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Professor Nelson also argues that the Supremacy Clause has a third purpose: to establish a rule of construction—a non obstante clause—that would prohibit courts from reading federal

9 Petitioner Wyeth and its amici offer no explanation of how modern “frustration” preemption, ostensibly pursued under authority of the Supremacy Clause, can be reconciled with the Constitution’s text and history. While the Chamber of Commerce’s brief in support of Wyeth quotes at length some of the same scholarship discussed in this brief, it isolates the reasoning of the quoted language from its conclusion. Compare Chamber Br. 13-14 (quoting at length Professor Nelson’s historical analysis of the Supremacy Clause) with Nelson, supra at 265 (explaining that this historical analysis of the Supremacy Clause demonstrates the “failure of any general doctrine of ‘obstacle’ preemption”). The Chamber laments what it calls a “misguided assumption that obstacle preemption is somehow less important or entitled to less respect under the Supremacy Clause.” Chamber Br. 9. But as the scholarship cited in the Chamber’s own brief demonstrates, a proper reading of the Supremacy Clause does not merely render the “frustration prong” a poor relation, it establishes that it has no legitimate place in preemption doctrine. Compare Chamber of Commerce Br. 13-14, 18 with Nelson,

statutes narrowly in order to harmonize them with state laws. Nelson, supra at 254-60. Nelson views this non obstante clause as evidence against the presumption against preemption that has been applied by this Court. Some members of the Court similarly reject a presumption against preemption. See, e.g., Engine Mfrs. Ass’n v. S. Coast Air Quality Mgmt. Dist., 541 U.S. 246, 256 (2004) (noting that “not all Members of this Court agree” on the “application” of the “presumption against preemption”) (internal quotation marks omitted). Because amicus believes that the Court may affirm the judgment below without relying upon the presumption against preemption, that question—and this aspect of Professor Nelson’s scholarship—is not addressed in this brief.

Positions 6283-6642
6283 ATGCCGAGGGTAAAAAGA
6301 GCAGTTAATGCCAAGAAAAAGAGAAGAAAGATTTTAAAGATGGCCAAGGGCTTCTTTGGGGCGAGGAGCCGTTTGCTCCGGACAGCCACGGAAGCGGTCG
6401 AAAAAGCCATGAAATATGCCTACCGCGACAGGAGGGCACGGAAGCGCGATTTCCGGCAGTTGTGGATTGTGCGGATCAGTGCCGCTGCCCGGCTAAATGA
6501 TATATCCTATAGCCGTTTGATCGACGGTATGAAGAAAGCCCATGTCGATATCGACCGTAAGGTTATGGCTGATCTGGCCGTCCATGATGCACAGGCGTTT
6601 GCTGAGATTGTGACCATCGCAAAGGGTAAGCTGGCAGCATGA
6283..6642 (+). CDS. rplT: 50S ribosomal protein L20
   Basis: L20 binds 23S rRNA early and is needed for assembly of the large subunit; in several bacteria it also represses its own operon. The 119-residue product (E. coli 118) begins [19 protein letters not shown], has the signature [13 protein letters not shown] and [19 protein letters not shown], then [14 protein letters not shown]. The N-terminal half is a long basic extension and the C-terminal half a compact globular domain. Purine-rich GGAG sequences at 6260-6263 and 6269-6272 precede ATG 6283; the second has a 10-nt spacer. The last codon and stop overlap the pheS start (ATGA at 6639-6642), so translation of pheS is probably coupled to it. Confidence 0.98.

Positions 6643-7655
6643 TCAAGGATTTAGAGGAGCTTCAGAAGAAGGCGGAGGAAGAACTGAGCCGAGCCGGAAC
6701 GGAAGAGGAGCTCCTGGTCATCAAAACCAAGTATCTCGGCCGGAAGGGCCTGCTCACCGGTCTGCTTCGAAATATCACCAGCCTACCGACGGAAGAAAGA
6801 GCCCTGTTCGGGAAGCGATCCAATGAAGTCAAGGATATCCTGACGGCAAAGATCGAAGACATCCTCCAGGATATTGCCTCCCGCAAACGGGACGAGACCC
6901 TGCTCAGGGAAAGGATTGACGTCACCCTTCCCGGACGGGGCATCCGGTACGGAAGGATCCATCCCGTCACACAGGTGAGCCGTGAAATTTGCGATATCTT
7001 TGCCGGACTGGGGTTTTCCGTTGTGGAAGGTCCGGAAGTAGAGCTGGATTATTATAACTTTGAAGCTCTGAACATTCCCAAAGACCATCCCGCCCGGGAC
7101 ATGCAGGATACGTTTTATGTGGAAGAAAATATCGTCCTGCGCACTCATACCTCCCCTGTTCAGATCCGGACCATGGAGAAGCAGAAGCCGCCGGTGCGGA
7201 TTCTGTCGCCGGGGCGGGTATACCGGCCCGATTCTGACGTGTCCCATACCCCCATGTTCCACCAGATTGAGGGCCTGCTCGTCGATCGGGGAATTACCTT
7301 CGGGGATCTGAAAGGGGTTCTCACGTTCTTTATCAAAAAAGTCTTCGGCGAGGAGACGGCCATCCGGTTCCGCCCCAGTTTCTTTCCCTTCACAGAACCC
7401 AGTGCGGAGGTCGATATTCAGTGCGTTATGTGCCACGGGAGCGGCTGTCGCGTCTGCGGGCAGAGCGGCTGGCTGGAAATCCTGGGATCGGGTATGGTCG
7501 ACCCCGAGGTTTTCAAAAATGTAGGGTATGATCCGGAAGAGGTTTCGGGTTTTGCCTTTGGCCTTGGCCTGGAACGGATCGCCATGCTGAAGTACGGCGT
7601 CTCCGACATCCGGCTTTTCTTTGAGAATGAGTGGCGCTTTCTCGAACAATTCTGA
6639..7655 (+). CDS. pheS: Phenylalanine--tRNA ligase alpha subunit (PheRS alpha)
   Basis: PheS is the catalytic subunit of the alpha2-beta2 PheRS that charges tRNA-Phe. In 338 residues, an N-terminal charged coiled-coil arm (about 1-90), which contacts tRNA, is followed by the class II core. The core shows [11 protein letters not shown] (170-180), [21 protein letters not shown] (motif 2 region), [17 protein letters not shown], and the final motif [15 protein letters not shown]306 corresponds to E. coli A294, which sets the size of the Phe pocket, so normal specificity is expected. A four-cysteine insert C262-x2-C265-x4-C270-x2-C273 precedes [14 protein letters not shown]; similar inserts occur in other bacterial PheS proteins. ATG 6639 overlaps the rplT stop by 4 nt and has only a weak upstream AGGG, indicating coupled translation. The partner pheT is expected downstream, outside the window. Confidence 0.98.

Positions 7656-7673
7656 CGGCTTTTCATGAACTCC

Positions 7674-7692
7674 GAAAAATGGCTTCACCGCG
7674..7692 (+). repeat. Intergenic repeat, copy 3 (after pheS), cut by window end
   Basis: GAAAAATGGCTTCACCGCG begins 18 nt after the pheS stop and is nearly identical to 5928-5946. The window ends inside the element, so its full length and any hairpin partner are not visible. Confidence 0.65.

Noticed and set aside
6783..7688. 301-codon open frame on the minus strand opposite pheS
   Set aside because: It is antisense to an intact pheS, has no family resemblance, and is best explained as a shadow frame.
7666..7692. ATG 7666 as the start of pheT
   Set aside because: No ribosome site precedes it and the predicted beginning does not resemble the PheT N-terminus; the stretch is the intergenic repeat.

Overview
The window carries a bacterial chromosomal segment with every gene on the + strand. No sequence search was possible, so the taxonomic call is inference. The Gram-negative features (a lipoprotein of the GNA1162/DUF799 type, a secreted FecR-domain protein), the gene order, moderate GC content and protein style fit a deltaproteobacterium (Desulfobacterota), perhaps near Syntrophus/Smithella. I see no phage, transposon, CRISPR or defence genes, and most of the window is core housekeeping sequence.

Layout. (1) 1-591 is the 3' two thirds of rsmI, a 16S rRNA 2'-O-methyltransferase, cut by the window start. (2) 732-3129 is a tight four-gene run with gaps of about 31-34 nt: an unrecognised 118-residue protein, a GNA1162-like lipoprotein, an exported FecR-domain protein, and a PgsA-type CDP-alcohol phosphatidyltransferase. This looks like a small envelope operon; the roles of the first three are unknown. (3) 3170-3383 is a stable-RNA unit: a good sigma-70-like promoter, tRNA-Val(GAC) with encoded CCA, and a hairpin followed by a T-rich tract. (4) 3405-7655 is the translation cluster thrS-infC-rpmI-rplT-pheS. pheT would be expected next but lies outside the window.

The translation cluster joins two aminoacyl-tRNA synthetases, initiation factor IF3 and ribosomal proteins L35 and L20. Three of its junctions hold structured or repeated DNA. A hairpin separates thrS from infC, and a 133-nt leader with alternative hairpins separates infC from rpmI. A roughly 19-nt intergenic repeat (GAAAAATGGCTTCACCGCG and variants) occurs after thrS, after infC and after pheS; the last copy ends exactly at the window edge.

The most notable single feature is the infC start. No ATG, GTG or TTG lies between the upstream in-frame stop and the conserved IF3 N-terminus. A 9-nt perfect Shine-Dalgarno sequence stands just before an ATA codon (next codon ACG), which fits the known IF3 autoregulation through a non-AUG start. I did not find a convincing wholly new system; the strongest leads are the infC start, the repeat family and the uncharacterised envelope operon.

10 (concluding that “obstacle preemption has no place as a doctrine of constitutional law”). II. IMPLIED OBSTACLE PREEMPTION UNDERCUTS THE CONSTITUTION’S CAREFULLY CRAFTED ALLOCATION OF FEDERAL-STATE AUTHORITY. The open-ended, judicially enforced “purpose frustration” theory of preemption embraced by Petitioner and its amici is not only contrary to the text and history of the Supremacy Clause, it also risks upsetting the Constitution’s carefully crafted federal-state balance of power. As this Court has long recognized, the enumeration of powers in Article I, reinforced by the Tenth Amendment, make clear the intent to preserve the authority of States, thereby “assur[ing] a decentralized government that will be more sensitive to the diverse needs of a heterogeneous society; increas[ing] opportunity for citizen involvement in democratic processes; [and] allow[ing] for more innovation and experimentation in government.” Gregory v. Ashcroft, 501 U.S. 452, 458 (1991). 3 Respect for the ConstituThe United States, arguing in support of broad implied obstacle preemption, ignores these well-established principles of federalism and suggests that the presence of the Supremacy Clause in the Constitution makes it unlikely that federal law would be so “self-negating” as to allow State law to operate in frustration of certain unspoken congressional objectives. U.S. Br. 30. However, robust federalism strengthens our constitutional government. See, e.g., Younger v. Harris, 401 U.S. 37, 44 (1971) (explaining that federalism is not “blind deference to ‘States Rights’” but is instead based on “the belief that the National Government will fare best if the States and their institutions are left free to perform their separate functions in their separate ways.”).